I won’t even defend the grammatical correctness of that statement in the picture: EVERYBODY has an opinion, most of them WRONG.
WRITERS put their opinions out into the world where anyone can read them.
Readers have opinions, too, and they get to express them in many places, one of which is the very modern REVIEW.
This is the system now, people.
Get used to it.
For all the complaints, the reviewing systems are not going to disappear because they have enfranchised the disenfranchised billions who never had a platform before, and now they do.
Moderators may keep the discussion to civil levels.
Insecure bloggers will delete or alter comments they don’t like from opinionated readers who disagree with them.
But I’m finding that I don’t spend much time reading the word of bloggers who don’t ever bother responding to their interlocutors. Not worth it. It has become a two-way street.
[Sort of. The pitifully awkward communication via mobile may be the ONE thing that destroys the system, because it is much harder to do on those tiny keyboards. But wait for good speech-to-text software and microphones that can pick up the speakers subvocalisations, and we may be back in business.]
Everyone’s a critic.
Today a writer whined about her first 1* review, on an FB group I participate in – after writing a bunch of books! Lucky woman. Most of us get a 1* on the first book!
I could tell you stories. In fact, I will. Below. Because one of those reviewers (not the 1* one this time, but bad enough) got MY goat. [Lovely thing, name of Billy, soft, intelligent, beautiful brown eyes… but I digress.]
Writers are asking for it
Literally. We want reviews. We want feedback. We want to know when our arrow has hit their bullseye.
But we don’t want their bullshite.
We want praise. Glorious and unstinting and erudite and literate (not the same thing) praise.
Because, to be able to write well (assuming that’s what the goal is; with some writers you wonder… but I digress), we have to sit at the keyboard and open all our veins to get enough blood to write with (takes lots of extra blood for all those sidetracks and failed attempts that occur with good writing… but I digress).
And being open is a target for, well, bullies. (Anyone who doesn’t like our prose is… darn it with the digressions today.)
Unconscious bullies. Jealous bullies. Bullies-who-had-a-bad-day.
What to do?
Nothing overt or aimed at readers or argumentative or likely to start a flame war online!
There is enough garbage on the internet already.
And we have the example of very popular writers: pick your favorite, and your favorite book, and go look at the reviews. All of them. ESPECIALLY the negative reviews.
And remember, on AMAZON a 3* review is NEGATIVE/CRITICAL. Don’t believe me? Check those reviews on your favorite book’s page again: the 3*, 2*, and 1* are CRITICAL/NEGATIVE reviews.
On Goodreads, 3* is good, 4* is great, 5* is ‘best book I ever read.’ According to their rubric (I don’t make these things up – what’s the point when you can check so easily?).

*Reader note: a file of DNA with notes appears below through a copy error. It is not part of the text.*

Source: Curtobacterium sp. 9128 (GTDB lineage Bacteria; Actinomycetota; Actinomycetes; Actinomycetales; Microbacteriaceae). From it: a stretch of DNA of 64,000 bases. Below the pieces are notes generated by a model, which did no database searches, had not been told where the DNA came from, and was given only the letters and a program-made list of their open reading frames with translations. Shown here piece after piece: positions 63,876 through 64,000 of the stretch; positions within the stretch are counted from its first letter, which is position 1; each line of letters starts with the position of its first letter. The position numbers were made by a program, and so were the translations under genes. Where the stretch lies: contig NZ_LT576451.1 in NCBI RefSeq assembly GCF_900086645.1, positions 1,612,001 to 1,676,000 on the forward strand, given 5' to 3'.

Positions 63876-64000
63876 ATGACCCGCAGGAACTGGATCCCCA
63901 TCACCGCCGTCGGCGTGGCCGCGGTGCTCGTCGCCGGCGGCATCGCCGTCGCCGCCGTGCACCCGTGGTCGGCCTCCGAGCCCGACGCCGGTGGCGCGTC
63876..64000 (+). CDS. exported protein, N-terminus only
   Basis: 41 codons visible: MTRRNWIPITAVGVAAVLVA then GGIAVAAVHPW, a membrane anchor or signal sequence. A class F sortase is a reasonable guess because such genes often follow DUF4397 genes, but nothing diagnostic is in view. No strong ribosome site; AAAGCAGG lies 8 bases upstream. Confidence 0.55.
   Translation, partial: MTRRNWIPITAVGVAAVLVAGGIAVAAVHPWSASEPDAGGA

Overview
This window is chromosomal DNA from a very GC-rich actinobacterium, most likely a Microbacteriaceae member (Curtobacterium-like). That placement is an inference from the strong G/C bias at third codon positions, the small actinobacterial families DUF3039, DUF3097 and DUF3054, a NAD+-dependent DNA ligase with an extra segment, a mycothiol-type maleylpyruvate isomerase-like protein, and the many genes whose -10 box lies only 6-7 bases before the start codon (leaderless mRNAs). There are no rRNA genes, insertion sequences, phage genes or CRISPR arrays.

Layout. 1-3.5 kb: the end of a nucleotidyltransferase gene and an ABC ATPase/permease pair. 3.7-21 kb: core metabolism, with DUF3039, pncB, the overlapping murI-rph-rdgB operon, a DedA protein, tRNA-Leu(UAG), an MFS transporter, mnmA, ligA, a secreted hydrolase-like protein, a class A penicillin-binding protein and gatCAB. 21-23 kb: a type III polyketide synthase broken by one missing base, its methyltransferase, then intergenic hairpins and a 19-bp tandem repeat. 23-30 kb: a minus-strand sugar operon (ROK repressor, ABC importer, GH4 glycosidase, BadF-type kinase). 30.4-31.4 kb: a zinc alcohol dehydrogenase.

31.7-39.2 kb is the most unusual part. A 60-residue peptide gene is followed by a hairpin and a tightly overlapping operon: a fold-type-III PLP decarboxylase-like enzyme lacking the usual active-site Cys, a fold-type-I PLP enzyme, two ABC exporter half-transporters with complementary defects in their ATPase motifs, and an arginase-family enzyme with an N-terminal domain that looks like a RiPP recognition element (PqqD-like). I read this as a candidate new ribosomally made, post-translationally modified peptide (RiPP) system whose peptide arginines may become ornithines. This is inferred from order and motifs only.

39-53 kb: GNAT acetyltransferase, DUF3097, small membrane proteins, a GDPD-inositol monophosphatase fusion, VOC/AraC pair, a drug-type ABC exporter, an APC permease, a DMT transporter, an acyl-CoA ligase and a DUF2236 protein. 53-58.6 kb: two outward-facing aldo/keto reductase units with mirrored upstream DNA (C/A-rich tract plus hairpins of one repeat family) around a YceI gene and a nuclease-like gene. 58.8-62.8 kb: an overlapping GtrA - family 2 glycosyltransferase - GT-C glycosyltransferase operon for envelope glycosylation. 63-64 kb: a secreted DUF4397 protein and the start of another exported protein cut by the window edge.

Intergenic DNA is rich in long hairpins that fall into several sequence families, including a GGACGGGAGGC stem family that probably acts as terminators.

On Amazon, 4* and 5* are good, 1*, 2*, and 3* are bad. Just to summarize that neatly for you.
Find a place where it’s safe to vent (your own blog should be such a place, even though it’s pretty public, as long as you don’t identify anyone specific or any specific negative/critical review). Better still, complain only to friends and on closed writers’ groups, but it may not be as satisfying.
Another review is another review. They keep adding up. SOMEONE is reading.
And reader/reviewers write their thoughts and opinions in their reviews; other people may read the reviews and gain more understanding of what they may be choosing to read. This is good, especially with the negative reviews.
But it ALWAYS points out to you that your ad copy, cover, description, back copy, quoted editorial reviews – everything up until the sample/Look Inside – is attracting certain readers. This should make you pause and THINK.
I know I have a lot of thinking to do (I knew that already, but it was far down on the To Do list, and has moved up quite a bit) when I get a negative review from someone who probably should not have read the book. Because it’s really not their kind of book – and I can’t change it to BE their kind of book. The story’s already set in concrete, all the way to the end of the trilogy, even the parts I haven’t written yet. The style, tone, characters, plot – all implacably going to be very similar to what is already published.
If someone states unambiguously they don’t like Mexican food, don’t give them a coupon and invite them to rate your Mexican restaurant. ‘Twill end badly on Yelp.
So our signals are crossed.
I’m glad they tried something obviously out of their regular reading zone. I’m very appreciative of their reviewing – most readers don’t, and it is an effort I appreciate. I’m not particularly pleased they rated the way they did, but I’m very glad they pointed out in their review what they liked and what they didn’t. That’s data for me, not for writing, but for marketing.
Not sure this counts as a rant, but it is an attempt to bang my head on the wall. Without doing too much damage – I’m slow enough already.
As an author, I do not go to my reviews and down rate the reviews I don’t like. It’s better if readers do that.
Now I’m going to take a nap. All this ranting wipes me out. Especially the ‘tread lightly’ part.
A reminder that Quozio and Stencil provide me ways to make images, gratis, and I would get a subscription if I needed more than a few graphics a month. This little bit of advertising – and the things I create with their tools – will have to be my form of payment for now. I AM grateful. The words, of course, are mine.